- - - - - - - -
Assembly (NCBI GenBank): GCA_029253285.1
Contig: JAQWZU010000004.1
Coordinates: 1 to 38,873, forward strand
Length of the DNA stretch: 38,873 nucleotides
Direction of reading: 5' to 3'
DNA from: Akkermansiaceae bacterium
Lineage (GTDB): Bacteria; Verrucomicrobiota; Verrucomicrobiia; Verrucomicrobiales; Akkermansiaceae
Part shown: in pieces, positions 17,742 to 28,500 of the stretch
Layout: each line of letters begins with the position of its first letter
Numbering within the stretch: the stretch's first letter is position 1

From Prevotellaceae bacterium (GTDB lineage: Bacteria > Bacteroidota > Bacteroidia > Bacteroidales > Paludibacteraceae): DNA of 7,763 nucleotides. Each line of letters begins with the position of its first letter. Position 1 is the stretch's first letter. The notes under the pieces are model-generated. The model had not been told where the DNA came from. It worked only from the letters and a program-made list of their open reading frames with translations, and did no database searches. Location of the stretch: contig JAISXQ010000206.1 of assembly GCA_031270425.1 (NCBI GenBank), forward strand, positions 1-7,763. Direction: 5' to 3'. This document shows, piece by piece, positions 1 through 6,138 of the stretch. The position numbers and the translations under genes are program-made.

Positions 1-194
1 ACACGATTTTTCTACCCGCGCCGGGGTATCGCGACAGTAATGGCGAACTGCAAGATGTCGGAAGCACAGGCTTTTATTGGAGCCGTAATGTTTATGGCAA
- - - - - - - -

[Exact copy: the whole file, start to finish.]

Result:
Assembly (NCBI GenBank): GCA_029253285.1
Contig: JAQWZU010000004.1
Coordinates: 1 to 38,873, forward strand
Length of the DNA stretch: 38,873 nucleotides
Direction of reading: 5' to 3'
DNA from: Akkermansiaceae bacterium
Lineage (GTDB): Bacteria; Verrucomicrobiota; Verrucomicrobiia; Verrucomicrobiales; Akkermansiaceae
Part shown: in pieces, positions 17,742 to 28,500 of the stretch
Layout: each line of letters begins with the position of its first letter
Numbering within the stretch: the stretch's first letter is position 1

From Prevotellaceae bacterium (GTDB lineage: Bacteria > Bacteroidota > Bacteroidia > Bacteroidales > Paludibacteraceae): DNA of 7,763 nucleotides. Each line of letters begins with the position of its first letter. Position 1 is the stretch's first letter. The notes under the pieces are model-generated. The model had not been told where the DNA came from. It worked only from the letters and a program-made list of their open reading frames with translations, and did no database searches. Location of the stretch: contig JAISXQ010000206.1 of assembly GCA_031270425.1 (NCBI GenBank), forward strand, positions 1-7,763. Direction: 5' to 3'. This document shows, piece by piece, positions 1 through 6,138 of the stretch. The position numbers and the translations under genes are program-made.

Positions 1-194
1 ACACGATTTTTCTACCCGCGCCGGGGTATCGCGACAGTAATGGCGAACTGCAAGATGTCGGAAGCACAGGCTTTTATTGGAGCCGTAATGTTTATGGCAA